Moretti's chapter on "Graphs" offered some interesting readings on the "hidden tempo" of literary history (29). The graphs he shows, however, seemed problematic to me for a few reasons, one of which I'll focus on here.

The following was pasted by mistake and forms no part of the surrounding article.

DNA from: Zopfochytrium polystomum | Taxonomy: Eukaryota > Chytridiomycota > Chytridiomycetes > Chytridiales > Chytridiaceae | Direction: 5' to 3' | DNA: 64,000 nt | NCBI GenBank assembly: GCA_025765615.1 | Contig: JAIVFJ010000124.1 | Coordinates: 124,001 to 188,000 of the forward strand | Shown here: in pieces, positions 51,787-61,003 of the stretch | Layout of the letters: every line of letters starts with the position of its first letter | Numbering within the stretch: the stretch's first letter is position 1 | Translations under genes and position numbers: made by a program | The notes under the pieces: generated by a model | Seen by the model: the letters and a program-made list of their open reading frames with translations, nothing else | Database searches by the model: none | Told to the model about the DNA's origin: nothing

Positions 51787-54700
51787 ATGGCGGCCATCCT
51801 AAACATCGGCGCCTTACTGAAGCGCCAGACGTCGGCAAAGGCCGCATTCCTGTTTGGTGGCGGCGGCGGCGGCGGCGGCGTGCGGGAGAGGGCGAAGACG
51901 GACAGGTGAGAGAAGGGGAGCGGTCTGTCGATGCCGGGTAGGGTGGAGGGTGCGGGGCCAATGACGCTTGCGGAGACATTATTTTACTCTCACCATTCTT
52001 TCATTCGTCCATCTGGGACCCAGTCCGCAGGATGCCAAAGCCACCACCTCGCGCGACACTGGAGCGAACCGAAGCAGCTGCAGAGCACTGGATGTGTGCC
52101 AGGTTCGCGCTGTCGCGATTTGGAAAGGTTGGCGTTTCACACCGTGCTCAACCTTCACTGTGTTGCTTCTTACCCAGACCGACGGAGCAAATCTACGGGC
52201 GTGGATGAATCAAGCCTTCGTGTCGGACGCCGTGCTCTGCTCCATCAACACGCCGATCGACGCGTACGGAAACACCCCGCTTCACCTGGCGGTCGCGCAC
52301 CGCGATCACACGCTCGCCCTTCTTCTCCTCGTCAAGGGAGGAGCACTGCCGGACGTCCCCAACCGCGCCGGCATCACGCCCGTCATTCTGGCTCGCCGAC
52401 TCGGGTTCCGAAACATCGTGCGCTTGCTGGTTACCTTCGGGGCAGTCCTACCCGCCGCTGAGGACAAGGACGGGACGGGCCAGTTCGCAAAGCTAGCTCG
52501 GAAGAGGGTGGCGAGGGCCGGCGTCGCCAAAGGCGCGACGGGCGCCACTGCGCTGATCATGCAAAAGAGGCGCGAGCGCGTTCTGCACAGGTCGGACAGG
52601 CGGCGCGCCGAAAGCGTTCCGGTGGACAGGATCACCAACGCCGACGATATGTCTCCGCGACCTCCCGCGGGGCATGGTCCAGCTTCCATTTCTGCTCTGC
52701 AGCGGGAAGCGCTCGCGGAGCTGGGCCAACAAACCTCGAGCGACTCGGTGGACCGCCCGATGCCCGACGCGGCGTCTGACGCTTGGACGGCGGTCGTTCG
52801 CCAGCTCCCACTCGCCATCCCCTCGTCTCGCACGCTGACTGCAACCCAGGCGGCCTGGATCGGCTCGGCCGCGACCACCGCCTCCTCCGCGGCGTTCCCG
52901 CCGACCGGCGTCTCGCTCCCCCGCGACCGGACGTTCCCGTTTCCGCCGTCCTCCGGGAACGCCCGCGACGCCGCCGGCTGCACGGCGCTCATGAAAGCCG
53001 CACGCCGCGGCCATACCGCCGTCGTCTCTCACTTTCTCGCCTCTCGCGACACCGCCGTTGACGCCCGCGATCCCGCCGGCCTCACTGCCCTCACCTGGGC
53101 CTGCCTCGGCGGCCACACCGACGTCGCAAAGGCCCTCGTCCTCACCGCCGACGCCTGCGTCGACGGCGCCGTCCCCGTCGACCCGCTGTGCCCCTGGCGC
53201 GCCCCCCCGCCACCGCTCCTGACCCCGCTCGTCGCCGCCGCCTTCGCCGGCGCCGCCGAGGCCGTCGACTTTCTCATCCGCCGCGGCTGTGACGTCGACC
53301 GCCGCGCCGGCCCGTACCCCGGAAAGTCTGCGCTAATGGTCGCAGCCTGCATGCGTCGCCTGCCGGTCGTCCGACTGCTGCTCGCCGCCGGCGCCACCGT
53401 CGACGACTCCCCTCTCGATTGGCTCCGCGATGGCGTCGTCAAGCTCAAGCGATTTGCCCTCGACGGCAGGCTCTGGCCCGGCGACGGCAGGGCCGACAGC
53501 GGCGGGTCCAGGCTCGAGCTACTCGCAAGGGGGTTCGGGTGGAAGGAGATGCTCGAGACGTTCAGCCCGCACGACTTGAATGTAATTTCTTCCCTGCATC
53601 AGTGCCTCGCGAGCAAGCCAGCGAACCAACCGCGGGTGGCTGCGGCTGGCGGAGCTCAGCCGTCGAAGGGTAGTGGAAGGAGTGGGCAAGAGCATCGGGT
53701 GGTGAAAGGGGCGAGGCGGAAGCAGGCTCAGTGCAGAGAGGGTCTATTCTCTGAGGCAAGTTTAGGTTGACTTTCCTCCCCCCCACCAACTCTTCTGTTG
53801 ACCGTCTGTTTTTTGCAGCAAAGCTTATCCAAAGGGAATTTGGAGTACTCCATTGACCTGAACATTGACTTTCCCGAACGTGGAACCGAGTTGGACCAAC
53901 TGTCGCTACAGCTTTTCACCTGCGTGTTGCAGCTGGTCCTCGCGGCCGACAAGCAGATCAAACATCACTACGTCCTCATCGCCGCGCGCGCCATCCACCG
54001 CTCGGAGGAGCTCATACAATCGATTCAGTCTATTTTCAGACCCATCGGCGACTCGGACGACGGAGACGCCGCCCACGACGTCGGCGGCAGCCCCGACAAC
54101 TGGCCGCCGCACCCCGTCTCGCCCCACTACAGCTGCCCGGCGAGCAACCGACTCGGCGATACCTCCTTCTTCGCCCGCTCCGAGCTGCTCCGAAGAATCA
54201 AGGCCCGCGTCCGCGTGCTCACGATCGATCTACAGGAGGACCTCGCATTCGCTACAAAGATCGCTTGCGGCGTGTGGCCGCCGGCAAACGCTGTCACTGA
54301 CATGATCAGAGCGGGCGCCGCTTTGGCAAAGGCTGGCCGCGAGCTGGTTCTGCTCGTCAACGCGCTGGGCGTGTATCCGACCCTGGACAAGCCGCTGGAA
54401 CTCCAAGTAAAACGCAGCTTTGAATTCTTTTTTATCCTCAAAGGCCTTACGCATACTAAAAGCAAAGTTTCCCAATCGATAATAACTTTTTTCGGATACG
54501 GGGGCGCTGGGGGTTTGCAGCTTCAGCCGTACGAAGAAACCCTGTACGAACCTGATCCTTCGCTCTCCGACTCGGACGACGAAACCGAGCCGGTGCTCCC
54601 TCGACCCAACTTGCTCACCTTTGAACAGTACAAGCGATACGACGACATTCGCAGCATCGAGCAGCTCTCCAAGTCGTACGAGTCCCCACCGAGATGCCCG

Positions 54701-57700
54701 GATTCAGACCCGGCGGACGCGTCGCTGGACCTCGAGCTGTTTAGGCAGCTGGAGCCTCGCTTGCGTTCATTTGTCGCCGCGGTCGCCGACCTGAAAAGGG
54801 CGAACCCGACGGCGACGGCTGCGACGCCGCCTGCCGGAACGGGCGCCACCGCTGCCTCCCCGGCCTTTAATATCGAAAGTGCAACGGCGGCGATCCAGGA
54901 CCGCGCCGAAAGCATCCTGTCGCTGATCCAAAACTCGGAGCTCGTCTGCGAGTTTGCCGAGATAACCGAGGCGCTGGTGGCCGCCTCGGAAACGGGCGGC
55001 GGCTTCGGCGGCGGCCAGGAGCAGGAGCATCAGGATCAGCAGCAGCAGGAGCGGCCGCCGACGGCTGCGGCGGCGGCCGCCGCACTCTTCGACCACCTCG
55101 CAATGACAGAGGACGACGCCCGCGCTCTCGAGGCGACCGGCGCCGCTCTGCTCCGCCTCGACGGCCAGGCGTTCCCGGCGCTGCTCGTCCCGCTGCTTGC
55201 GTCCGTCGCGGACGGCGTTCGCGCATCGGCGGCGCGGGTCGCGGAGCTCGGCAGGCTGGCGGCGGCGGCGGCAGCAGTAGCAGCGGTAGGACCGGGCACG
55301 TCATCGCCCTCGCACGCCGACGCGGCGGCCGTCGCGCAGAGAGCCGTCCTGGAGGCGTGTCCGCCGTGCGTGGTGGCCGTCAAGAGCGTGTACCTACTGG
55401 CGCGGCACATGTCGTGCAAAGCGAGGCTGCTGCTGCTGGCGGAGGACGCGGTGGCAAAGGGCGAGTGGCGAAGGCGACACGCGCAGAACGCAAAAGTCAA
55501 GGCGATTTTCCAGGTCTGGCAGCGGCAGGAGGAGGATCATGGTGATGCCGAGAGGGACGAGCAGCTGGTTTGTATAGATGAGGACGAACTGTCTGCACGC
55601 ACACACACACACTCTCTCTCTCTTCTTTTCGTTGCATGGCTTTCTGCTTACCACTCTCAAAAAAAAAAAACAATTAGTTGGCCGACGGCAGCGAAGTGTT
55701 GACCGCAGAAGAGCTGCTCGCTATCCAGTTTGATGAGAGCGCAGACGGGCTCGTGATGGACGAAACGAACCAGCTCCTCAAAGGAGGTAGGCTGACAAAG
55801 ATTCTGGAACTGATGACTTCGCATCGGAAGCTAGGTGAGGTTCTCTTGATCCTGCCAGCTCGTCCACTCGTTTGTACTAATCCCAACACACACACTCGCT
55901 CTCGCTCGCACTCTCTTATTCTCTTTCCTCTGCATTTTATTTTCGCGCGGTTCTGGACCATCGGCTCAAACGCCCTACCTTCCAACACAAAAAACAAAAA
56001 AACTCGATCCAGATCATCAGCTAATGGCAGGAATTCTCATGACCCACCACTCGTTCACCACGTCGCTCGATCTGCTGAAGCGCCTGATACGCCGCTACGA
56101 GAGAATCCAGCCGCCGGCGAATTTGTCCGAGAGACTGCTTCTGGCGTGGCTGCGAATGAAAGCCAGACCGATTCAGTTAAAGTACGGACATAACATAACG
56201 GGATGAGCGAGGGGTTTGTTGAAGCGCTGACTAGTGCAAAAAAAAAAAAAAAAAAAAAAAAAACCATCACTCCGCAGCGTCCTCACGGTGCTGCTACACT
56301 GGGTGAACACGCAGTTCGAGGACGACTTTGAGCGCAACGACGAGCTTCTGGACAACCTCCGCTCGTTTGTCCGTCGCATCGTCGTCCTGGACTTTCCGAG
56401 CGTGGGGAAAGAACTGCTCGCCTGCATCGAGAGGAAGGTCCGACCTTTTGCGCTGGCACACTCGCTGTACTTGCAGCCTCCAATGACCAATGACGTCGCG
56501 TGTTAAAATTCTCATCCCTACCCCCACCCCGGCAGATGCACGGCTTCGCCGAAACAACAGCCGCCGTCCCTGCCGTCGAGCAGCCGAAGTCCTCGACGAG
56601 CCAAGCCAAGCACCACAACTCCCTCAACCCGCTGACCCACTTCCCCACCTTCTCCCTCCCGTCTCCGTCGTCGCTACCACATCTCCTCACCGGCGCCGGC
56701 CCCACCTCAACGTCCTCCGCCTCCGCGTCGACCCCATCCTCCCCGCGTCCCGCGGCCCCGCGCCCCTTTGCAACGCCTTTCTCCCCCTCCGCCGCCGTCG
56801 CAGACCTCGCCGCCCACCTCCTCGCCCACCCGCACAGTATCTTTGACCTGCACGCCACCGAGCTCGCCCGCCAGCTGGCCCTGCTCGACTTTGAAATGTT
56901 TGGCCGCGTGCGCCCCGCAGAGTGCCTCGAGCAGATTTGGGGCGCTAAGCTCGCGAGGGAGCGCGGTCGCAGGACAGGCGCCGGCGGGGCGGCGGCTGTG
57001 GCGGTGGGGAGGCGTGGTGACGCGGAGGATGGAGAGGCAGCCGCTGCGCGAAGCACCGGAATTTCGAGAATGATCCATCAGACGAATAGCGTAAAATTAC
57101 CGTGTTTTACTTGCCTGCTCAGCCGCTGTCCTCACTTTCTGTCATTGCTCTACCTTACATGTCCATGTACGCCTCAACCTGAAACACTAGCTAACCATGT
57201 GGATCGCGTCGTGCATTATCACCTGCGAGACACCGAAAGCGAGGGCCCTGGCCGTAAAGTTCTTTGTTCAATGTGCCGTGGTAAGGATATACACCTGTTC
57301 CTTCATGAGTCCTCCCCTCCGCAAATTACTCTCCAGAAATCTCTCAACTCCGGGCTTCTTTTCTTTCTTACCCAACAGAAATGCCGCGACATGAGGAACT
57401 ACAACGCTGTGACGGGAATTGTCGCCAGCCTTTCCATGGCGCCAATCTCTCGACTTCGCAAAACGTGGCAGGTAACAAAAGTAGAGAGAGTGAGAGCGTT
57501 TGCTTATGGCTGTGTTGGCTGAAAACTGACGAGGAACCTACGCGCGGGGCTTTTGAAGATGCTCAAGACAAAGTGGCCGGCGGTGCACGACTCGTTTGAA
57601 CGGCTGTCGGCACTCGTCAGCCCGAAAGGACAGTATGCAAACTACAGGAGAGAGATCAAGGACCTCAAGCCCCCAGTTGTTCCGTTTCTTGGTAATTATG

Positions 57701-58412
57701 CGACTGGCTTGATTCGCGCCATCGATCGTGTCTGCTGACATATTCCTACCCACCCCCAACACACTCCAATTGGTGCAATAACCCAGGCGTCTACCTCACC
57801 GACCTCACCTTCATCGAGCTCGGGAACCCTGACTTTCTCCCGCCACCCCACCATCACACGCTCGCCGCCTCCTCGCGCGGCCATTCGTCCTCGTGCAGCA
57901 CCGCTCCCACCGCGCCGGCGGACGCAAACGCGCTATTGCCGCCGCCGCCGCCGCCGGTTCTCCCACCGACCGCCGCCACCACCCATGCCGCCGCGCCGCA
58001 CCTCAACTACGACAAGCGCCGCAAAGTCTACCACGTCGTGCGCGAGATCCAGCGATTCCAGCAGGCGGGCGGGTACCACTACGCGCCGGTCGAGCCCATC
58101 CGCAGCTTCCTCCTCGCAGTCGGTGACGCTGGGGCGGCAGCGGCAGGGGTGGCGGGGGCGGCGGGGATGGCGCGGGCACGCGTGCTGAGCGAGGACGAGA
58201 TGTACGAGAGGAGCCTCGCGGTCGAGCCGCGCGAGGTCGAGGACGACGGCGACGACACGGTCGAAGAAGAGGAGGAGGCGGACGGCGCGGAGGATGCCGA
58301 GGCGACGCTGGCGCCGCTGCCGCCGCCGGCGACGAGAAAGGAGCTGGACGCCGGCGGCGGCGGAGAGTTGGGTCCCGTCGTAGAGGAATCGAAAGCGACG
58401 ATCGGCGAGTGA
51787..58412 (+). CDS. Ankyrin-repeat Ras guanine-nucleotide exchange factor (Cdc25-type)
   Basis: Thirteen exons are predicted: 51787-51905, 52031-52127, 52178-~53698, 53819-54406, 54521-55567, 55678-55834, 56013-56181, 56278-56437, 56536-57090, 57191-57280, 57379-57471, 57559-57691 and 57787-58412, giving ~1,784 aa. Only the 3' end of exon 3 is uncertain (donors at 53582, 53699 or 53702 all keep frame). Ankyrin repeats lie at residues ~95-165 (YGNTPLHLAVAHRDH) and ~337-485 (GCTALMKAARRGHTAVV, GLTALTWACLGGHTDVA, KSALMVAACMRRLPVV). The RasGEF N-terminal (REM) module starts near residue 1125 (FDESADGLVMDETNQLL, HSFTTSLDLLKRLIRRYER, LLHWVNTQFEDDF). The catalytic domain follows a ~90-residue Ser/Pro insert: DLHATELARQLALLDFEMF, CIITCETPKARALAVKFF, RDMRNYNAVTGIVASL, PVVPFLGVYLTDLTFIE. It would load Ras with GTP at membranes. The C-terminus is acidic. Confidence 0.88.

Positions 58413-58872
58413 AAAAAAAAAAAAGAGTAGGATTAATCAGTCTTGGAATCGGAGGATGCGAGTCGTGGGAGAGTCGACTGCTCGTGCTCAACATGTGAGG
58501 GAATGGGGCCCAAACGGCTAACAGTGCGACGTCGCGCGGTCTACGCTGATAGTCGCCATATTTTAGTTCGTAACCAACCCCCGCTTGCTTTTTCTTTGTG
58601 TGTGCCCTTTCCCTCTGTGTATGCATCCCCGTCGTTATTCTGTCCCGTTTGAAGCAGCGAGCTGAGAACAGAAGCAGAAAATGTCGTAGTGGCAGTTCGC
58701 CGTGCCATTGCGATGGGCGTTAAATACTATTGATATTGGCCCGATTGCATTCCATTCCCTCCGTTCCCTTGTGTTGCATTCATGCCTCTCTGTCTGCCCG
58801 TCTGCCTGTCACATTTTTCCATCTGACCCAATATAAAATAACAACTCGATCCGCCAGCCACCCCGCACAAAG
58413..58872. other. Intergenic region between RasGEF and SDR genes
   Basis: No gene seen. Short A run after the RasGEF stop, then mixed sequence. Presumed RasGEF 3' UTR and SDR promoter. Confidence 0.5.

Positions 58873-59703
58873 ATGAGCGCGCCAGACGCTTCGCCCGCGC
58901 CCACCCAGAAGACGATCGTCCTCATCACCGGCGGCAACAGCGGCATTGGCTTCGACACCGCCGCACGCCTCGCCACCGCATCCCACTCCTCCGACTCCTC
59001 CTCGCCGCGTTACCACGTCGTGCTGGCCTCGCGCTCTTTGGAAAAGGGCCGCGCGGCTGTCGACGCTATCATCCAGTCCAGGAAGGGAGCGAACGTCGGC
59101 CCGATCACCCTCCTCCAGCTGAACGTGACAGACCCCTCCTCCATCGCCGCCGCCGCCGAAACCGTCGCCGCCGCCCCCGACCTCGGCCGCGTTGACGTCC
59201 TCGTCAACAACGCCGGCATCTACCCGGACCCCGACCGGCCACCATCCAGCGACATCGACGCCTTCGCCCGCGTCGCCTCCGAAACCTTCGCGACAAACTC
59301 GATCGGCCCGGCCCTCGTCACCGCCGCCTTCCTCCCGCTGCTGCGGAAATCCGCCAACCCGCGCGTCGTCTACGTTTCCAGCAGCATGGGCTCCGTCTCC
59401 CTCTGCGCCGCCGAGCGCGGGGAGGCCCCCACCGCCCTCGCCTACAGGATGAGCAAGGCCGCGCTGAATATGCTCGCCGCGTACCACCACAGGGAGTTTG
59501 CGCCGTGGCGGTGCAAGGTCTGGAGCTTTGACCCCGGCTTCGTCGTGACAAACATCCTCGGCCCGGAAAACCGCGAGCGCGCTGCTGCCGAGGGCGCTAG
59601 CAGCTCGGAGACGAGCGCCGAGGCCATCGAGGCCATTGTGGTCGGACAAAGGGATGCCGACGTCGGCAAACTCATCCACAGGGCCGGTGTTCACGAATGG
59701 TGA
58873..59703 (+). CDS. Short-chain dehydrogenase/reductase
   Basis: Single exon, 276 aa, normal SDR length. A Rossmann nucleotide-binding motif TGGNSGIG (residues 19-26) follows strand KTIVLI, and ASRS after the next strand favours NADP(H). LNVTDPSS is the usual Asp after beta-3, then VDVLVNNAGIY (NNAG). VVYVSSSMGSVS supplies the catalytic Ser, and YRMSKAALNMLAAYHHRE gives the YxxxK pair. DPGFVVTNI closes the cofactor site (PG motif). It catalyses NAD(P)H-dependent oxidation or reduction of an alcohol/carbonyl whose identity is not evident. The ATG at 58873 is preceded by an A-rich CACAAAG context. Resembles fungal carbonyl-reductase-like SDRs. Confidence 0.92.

The British novelistic genres graph (19) seemed particularly troublesome. As Moretti says, for his quantifying of the data of genre he "decided to rely entirely on other people's work" (18). Nothing wrong with that, in theory, as that disclaimer goes with the graph and informs one's reading of its meaning. Because of the nebulous nature of the definitions of literary genre, however, this seems to be lacking the most crucial data--the criteria that the individual scholars used in classifying literary history under those genres (i.e. the recurring data, like character types, plot arcs, motifs, etc). What would surely be more useful would be, perhaps, a scatter graph of the appearances of these recurring data that appear in novels from the time period, rather than the genre classifications that were placed onto them afterwards. For instance, having one color dot for the recurring instances of the depiction of the French Revolution, rather than grouping them all in dubious interpretive clusters like "Military Novel" or "Historical Novel"; a colored dot for the character of the "fool"; etc. It would then be possible to identify recurring data more easily, thus enabling the reader, if they wished, to THEN place genre definitions, with greater precision than before. The grouping, by the scholars Moretti consulted, of novels under genres is, I would say, something similar to what Moretti is doing with his graph: trying to interpret literary history in a system. In other words, what a graph of genre seems to be doing is offering interpretations of an interpretation of interpretations.